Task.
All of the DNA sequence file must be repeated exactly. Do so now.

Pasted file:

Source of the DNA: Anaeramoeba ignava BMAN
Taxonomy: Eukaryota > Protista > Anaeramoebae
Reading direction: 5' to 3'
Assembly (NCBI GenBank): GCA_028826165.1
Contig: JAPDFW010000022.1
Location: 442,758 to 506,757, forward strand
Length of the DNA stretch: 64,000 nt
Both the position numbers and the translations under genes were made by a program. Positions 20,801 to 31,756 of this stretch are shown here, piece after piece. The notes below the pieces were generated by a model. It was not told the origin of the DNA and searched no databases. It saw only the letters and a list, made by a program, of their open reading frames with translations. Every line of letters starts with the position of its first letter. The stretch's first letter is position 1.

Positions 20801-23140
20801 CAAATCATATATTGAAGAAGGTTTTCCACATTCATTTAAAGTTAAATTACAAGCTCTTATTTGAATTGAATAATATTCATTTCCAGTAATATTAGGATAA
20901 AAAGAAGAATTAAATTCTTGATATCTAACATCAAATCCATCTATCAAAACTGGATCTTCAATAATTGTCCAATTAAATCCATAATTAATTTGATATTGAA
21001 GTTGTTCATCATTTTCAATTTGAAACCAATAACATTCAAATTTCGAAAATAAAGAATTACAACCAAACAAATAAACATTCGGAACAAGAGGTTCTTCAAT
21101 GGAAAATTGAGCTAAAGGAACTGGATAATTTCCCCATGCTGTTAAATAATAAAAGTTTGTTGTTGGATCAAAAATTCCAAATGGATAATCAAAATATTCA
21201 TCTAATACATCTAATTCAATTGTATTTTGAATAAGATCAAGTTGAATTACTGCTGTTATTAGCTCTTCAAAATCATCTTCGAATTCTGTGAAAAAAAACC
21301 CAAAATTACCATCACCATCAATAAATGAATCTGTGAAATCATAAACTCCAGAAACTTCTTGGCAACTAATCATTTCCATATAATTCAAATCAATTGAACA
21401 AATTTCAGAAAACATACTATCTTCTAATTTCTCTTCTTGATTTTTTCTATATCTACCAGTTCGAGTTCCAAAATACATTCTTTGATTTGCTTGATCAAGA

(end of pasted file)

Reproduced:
Source of the DNA: Anaeramoeba ignava BMAN
Taxonomy: Eukaryota > Protista > Anaeramoebae
Reading direction: 5' to 3'
Assembly (NCBI GenBank): GCA_028826165.1
Contig: JAPDFW010000022.1
Location: 442,758 to 506,757, forward strand
Length of the DNA stretch: 64,000 nt
Both the position numbers and the translations under genes were made by a program. Positions 20,801 to 31,756 of this stretch are shown here, piece after piece. The notes below the pieces were generated by a model. It was not told the origin of the DNA and searched no databases. It saw only the letters and a list, made by a program, of their open reading frames with translations. Every line of letters starts with the position of its first letter. The stretch's first letter is position 1.

Positions 20801-23140
20801 CAAATCATATATTGAAGAAGGTTTTCCACATTCATTTAAAGTTAAATTACAAGCTCTTATTTGAATTGAATAATATTCATTTCCAGTAATATTAGGATAA
20901 AAAGAAGAATTAAATTCTTGATATCTAACATCAAATCCATCTATCAAAACTGGATCTTCAATAATTGTCCAATTAAATCCATAATTAATTTGATATTGAA
21001 GTTGTTCATCATTTTCAATTTGAAACCAATAACATTCAAATTTCGAAAATAAAGAATTACAACCAAACAAATAAACATTCGGAACAAGAGGTTCTTCAAT
21101 GGAAAATTGAGCTAAAGGAACTGGATAATTTCCCCATGCTGTTAAATAATAAAAGTTTGTTGTTGGATCAAAAATTCCAAATGGATAATCAAAATATTCA
21201 TCTAATACATCTAATTCAATTGTATTTTGAATAAGATCAAGTTGAATTACTGCTGTTATTAGCTCTTCAAAATCATCTTCGAATTCTGTGAAAAAAAACC
21301 CAAAATTACCATCACCATCAATAAATGAATCTGTGAAATCATAAACTCCAGAAACTTCTTGGCAACTAATCATTTCCATATAATTCAAATCAATTGAACA
21401 AATTTCAGAAAACATACTATCTTCTAATTTCTCTTCTTGATTTTTTCTATATCTACCAGTTCGAGTTCCAAAATACATTCTTTGATTTGCTTGATCAAGA